• Karen Barbour: Why we support a vibrant downtown Columbia

    As the founders of Alliance for Hispanic Commercial Contractors (AHCC), we know that over 6% of Howard County residents identify as Hispanic, and that the Hispanic population is growing every year. The AHCC is dedicated in promoting the growth, prosperity and participation of Hispanic Commercial Contractors in commercial and government procurement contracts through education, training and guidance, especially here in the Mid-Atlantic region. Read Full Article


  • MGM National Harbor opens with Vegas-style glitz

    The $1.4 billion MGM National Harbor, Maryland's sixth and most expensive casino, opened Thursday with Las Vegas-style flair and the company chairman's prediction that residents of Baltimore — about 45 miles away — "are going to come and check us out." The vast resort overlooking the Potomac River in Prince George's County held an open house attended by Gov. Larry Hogan, who declared it "absolutely impressive," and said it would have "a transformational impact on this region." (Balt. Sun) Read Full Article

  • Future Army-Navy games draw interest from cities across the U.S.

    Leaders from Army and Navy will host tourism officials from across the U.S. this weekend in Baltimore who are interested in bringing one of college football's big rivalries to their cities. Following Saturday's sold out game at M&T Bank Stadium, the game will move back to Philadelphia in 2017. But the two military academies have yet to award games for 2018 and beyond. Chet Gladchuk, the athletic director for Navy, said 10 cities have expressed interest in hosting the game, listing Baltimore, Seattle, San Diego, Dallas, Houston, Pittsburgh, Philadelphia, New York, Boston and Washington, D.C. (Balt. Bus. Journal) Read Full Article

  • Betamore to expand to Port Covington

    The Baltimore technology incubator Betamore plans to open a second location at the City Garage in Port Covington, as part of a broader push to increase education programming and workforce development efforts in the space. Sagamore Ventures, the venture capital arm of Under Armour CEO Kevin Plank's private investment firm, has brought Betamore on to operate and manage programs in the building, said Betamore CEO Jen Meyer. The company announced the plans at its Christmas party Thursday. (Balt. Sun) Read Full Article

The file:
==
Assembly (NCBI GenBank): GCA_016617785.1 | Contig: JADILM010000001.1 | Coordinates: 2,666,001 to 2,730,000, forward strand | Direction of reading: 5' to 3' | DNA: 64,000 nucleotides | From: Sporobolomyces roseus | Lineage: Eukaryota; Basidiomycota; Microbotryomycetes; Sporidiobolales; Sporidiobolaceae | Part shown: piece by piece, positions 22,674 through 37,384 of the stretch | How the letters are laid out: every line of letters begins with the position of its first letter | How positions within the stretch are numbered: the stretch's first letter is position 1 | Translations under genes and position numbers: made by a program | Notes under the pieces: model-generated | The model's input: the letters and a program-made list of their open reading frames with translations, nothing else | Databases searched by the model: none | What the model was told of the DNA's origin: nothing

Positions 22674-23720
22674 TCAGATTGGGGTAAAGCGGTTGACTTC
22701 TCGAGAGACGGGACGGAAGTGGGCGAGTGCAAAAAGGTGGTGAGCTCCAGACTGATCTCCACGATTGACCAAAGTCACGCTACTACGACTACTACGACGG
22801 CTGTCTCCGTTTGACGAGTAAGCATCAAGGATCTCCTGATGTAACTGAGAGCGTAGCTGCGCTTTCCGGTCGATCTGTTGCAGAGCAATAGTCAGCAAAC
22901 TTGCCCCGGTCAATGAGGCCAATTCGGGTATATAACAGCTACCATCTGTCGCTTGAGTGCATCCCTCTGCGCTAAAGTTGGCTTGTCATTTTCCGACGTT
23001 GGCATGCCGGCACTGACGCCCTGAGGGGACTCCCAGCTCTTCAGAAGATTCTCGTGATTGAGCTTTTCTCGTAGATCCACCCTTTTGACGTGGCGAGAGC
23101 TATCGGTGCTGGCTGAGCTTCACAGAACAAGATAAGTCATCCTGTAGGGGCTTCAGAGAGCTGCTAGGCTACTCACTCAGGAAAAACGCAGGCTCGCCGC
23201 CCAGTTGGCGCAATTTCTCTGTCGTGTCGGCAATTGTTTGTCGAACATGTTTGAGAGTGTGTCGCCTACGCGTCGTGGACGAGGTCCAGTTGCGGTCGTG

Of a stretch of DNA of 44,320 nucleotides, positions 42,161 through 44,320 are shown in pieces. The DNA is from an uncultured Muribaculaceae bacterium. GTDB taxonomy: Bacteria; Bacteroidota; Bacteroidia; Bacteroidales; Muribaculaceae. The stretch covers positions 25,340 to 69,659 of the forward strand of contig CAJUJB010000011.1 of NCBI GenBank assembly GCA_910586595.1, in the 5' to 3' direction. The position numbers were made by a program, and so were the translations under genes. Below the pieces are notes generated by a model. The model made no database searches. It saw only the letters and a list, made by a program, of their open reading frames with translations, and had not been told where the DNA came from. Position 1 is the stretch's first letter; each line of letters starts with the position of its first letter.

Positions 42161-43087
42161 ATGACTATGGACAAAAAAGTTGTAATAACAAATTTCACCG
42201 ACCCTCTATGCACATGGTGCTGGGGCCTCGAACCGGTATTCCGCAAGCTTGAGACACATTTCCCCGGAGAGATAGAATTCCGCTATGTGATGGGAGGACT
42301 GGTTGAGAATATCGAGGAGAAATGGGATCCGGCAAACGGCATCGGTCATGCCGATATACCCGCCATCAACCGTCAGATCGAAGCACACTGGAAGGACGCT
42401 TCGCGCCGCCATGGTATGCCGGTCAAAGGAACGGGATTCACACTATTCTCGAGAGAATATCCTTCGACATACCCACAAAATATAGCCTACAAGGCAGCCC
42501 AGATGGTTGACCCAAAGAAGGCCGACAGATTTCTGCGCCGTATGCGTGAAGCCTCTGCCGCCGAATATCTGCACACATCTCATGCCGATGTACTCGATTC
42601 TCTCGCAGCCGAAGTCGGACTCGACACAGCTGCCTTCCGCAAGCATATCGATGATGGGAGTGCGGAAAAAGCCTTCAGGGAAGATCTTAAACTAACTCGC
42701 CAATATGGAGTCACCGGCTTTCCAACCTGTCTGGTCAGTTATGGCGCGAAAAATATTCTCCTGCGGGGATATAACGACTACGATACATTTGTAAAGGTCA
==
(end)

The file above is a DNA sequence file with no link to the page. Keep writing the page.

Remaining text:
• The Kane Co., Elkridge-based commercial mover, to close and lay off 900 workers in Md. and Va.

    The Kane Co., a second-generation commercial moving company based in Elkridge, is closing and laying off 900 workers in Maryland and Virginia, its owner said Thursday. John Kane, who bought the 47-year-old company from his father nearly two decades ago and began expanding from moving offices into areas as diverse as furniture installation for hotels and hospitals, staffing, storage and document shredding, said he has been forced to wind down most businesses under Kane corporate ownership. (Balt. Sun) Read Full Article


  • Maryland state and local governments urged to increase school funding by $2.6 billion

    Maryland should spend $2.6 billion more on public education and revamp the formula used to calculate how much is spent on each school district, according to a two-year study by a national consulting firm. The 620-page report was presented to a state commission Thursday as the panel prepared to spend a year deliberating over the details of the complex funding formula. The General Assembly is expected to base any change to Maryland's school funding laws on the study's recommendations. (Balt. Sun) Read Full Article